A Tail of Sherwood, Chapter Three: The Proposal

Fiction By LoriAnn // 1/23/2011

Father told me to expect guests that afternoon, but he didn’t tell me exactly who to expect. And he certainly didn’t tell me to expect an irate nobleman from London—though, admittedly, Father probably didn’t expect him to be irate.

Sitting at the dinner table that night, I toyed with my salad fork and listened to Duke Jacque Chantille rant about his horrible journey here. The roads were bad to start with, he told us, and the weather was abominable; the coach was stuffy, the horses slow, the coachman lazy…and to top it all off, he had been attacked by vicious brigands a mere three leagues from Nottingham!
My ears pricked at this.
“Brigands, sir?” I asked, trying to sound as if I weren’t overly interested and merely making polite conversation.
“Of the worst sort, madam,” Duke Chantille nodded decisively. “Eight of them swarmed out of the forest and attacked my entourage. They brought us to a halt, right there on the road, and demanded that we hand over our valuables if we valued our lives.”
“How dreadful!” I exclaimed. “What were they like?”
“The brigands?” Duke Chantille’s graying fur bristled. “Scruffy and uncouth,” he answered. “All dressed in green and brown to better hide in the trees, and armed to the teeth!”
I gave a delicate shudder. “You must have been terrified,” I said.
My father, at the head of the table, gave a start and blinked blearily. I gave a silent sigh—he must have fallen asleep for a moment. Again. My father was getting on in years, and his memory was about as poor as his health. These days, I was lucky if he could even stay awake through an entire meal, let alone entertain guests. As my mother had died years ago, that duty fell to me.
“Terrified?” scoffed Duke Chantille, bringing me back to the conversation. “My dear lady, if it hadn’t been that I was concerned for the lives of my retinue, I would have fought the scoundrels on the spot. I’m the best archer in this area of the country, and even better with my crossbow than my longbow.”
“That’s the way,” Father said suddenly. “Show them the fist of the law.”
“Indeed, Lord Fitzgerald,” Duke Chantille said, with a respectful nod in my father’s direction. I felt a small surge of gratitude toward this squirrel, for not either ignoring Father or treating him like a simple child, as so many did.
“I hate to think of brigands so nearby,” I said, trying to steer the conversation back to what I was sure was a story about Robin and his outlaws.
“I knew about them in advance,” Duke Chantille admitted. “Sheriff Dudley had sent me warning of a Robin Hood and his band of fellow miscreants. But I had thought that such backwater outlaws would hesitate a bit more before attacking a party as large as ours—and bearing Prince John’s crest too!”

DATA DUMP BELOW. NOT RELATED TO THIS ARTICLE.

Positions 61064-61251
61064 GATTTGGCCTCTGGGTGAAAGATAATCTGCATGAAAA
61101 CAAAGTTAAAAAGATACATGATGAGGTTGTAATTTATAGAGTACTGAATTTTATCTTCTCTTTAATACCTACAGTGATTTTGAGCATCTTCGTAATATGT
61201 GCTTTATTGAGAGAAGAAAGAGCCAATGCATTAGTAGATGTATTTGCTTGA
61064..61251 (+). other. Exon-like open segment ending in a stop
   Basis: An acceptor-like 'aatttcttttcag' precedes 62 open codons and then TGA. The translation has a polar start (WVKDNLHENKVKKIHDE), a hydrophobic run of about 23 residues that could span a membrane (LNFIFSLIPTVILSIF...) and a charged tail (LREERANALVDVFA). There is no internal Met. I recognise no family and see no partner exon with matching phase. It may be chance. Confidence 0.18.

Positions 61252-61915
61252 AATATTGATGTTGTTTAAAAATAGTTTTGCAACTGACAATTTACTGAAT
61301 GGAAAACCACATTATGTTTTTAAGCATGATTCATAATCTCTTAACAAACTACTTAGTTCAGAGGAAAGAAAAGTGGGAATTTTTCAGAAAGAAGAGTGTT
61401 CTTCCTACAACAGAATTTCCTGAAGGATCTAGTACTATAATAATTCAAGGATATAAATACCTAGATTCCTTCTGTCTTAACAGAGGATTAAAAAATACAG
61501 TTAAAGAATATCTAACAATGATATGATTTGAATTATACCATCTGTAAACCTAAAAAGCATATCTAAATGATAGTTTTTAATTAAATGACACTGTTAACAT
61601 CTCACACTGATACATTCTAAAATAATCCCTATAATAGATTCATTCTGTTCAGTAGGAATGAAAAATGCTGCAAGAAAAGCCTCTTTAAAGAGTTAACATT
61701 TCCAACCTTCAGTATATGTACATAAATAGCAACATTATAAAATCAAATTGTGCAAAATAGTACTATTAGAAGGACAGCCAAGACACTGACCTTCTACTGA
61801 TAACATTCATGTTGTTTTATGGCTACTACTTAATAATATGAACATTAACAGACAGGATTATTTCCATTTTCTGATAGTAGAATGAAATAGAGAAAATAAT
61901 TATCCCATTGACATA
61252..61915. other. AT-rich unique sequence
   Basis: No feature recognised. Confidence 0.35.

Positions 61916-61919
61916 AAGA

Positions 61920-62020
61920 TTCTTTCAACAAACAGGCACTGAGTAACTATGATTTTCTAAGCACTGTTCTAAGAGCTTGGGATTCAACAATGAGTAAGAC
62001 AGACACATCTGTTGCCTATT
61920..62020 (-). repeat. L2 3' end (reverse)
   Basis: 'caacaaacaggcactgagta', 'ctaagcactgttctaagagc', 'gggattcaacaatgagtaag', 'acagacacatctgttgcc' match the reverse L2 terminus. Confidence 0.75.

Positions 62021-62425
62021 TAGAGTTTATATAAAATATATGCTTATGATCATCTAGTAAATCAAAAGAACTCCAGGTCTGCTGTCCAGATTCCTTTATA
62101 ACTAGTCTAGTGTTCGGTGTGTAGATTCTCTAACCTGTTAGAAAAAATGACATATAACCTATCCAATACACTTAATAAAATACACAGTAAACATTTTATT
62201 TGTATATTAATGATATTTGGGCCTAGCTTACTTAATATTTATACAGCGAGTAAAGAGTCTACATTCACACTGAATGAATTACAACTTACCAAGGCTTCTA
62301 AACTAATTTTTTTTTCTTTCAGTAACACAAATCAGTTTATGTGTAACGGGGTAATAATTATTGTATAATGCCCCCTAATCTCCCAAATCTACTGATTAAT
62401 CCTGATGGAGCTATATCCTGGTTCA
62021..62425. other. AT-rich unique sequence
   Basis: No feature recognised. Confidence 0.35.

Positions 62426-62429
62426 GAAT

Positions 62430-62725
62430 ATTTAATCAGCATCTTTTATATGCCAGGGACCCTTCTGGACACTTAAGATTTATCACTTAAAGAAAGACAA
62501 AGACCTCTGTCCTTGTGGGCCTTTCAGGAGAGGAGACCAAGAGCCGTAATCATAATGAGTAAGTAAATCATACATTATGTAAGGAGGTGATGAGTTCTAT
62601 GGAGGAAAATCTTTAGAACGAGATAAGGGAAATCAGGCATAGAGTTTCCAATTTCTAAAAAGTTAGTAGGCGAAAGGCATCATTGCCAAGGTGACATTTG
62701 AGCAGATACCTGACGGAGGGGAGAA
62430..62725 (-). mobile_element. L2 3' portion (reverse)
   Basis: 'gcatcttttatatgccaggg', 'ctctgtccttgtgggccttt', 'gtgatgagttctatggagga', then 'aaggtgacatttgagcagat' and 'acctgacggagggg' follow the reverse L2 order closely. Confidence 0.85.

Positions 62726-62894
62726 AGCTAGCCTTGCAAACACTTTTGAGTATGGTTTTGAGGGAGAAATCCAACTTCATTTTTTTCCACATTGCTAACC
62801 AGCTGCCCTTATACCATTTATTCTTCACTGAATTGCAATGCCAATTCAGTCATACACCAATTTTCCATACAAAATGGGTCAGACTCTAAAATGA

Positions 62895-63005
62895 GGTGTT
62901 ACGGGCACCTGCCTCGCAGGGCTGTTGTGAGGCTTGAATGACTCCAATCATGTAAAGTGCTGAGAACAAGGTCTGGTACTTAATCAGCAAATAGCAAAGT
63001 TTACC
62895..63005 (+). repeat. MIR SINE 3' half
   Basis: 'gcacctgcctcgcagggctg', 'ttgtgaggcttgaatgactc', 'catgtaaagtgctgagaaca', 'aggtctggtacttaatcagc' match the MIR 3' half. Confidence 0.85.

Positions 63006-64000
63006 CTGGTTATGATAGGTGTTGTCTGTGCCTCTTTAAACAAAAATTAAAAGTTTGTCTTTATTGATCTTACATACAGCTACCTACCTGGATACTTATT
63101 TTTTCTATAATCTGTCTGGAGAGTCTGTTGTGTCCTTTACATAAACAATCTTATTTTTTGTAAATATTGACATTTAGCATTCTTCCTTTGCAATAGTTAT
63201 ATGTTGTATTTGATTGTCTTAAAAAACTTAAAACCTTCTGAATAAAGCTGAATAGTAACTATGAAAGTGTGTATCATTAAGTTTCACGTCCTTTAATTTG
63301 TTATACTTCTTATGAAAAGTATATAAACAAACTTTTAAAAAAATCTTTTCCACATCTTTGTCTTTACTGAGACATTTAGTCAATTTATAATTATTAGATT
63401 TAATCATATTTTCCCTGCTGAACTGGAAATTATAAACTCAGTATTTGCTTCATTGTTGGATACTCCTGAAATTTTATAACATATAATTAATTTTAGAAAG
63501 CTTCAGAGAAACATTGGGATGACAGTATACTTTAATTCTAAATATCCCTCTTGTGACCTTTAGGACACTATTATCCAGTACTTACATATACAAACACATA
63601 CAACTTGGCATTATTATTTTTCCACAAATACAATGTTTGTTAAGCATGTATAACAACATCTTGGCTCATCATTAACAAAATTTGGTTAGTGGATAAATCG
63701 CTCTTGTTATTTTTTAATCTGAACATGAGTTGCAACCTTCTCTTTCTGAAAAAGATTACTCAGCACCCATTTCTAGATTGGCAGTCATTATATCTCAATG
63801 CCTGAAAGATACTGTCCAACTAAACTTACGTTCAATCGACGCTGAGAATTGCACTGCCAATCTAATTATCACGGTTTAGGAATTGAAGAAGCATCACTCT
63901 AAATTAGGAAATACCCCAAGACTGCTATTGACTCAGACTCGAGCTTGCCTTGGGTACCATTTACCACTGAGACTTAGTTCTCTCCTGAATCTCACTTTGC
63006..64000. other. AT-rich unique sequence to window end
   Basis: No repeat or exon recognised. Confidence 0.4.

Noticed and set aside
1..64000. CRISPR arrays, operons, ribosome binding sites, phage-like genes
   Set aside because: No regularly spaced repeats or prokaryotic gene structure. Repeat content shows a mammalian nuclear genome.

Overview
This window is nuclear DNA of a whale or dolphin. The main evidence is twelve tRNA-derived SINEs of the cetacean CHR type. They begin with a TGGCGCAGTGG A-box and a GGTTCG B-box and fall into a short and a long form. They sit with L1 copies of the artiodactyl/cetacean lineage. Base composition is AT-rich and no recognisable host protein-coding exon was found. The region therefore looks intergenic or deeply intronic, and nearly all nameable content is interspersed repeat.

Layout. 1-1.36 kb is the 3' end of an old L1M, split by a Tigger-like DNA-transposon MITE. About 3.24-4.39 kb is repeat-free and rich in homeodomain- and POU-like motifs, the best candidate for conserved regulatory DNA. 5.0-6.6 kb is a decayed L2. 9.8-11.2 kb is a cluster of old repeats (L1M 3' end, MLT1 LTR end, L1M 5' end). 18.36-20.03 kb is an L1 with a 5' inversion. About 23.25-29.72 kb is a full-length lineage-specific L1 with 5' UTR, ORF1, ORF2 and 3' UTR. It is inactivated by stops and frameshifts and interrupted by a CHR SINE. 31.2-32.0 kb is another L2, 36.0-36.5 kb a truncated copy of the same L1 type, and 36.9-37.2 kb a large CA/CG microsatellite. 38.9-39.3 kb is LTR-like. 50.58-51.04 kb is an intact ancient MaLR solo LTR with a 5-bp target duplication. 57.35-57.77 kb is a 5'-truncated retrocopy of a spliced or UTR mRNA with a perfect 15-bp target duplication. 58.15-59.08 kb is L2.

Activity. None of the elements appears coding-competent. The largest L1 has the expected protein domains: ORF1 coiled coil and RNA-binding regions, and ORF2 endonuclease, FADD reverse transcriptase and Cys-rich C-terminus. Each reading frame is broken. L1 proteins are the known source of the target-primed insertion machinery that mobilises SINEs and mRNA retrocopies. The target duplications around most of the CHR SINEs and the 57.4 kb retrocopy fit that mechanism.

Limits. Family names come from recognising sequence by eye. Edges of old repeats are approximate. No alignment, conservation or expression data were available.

Knowing Robin, I thought to myself, that crest may have been the largest reason for his attacking you. If he still hates the Prince as much as he did five years ago, anyway. Aloud, I simply said, “How terrible. Did they take much?”
Duke Chantille sipped from his goblet and shook his head. “The fools were content to take the few crowns I had on me, as well as anything my squirrels were carrying. They didn’t think to check the luggage for anything else—though I’m not going to complain too much, as I was carrying an entire chest full of silver plate that I would have sorely missed.”
“How is Prince John these days?” Father interjected.
The duke answered him cordially, and I let my mind drift as they spoke. I wondered what Robin and his outlaws thought to accomplish by their thievery, except perhaps an early death under the headsman’s axe. I shuddered to think of such things—thievery was a major offense; and highway robbery more so. To have robbed a member of Prince John’s inner circle…If Robin were caught, it would be the executioner’s block for sure.
“Don’t you agree, Lady Fitzgerald?”
I jumped, embarrassed to have been caught daydreaming. “I’m sorry, my lord,” I said, flushing and glad that my fur hid the heat. “I was distracted. Could you please repeat that?”
He smiled indulgently at me. “I simply said that I was glad to be in the countryside as spring approached. The city can be so muddy and filthy as the spring rains pass through.”
I nodded. “Yes. I always wished to be back in Nottingham whenever spring came. It’s lovely in this area when the flowers start to bloom and the trees being to leaf out. And with the spring Clearwater Festival approaching…” I shrugged. “It may be silly, but it seems so sweet when I see the lads and maids in the village pairing up for the fair. They’re shy.”
“Spring is the time for romance, they say,” he said, with a sage nod of his head. “Are you courting anyone at the moment, Lady Marian?”
For some reason, Robin’s face faded through my mind, but I shook my head. “No sir. I have not the time for courting—besides, I’ve only been here a fortnight.”
“Well, you’re young yet,” Duke Chantille smiled.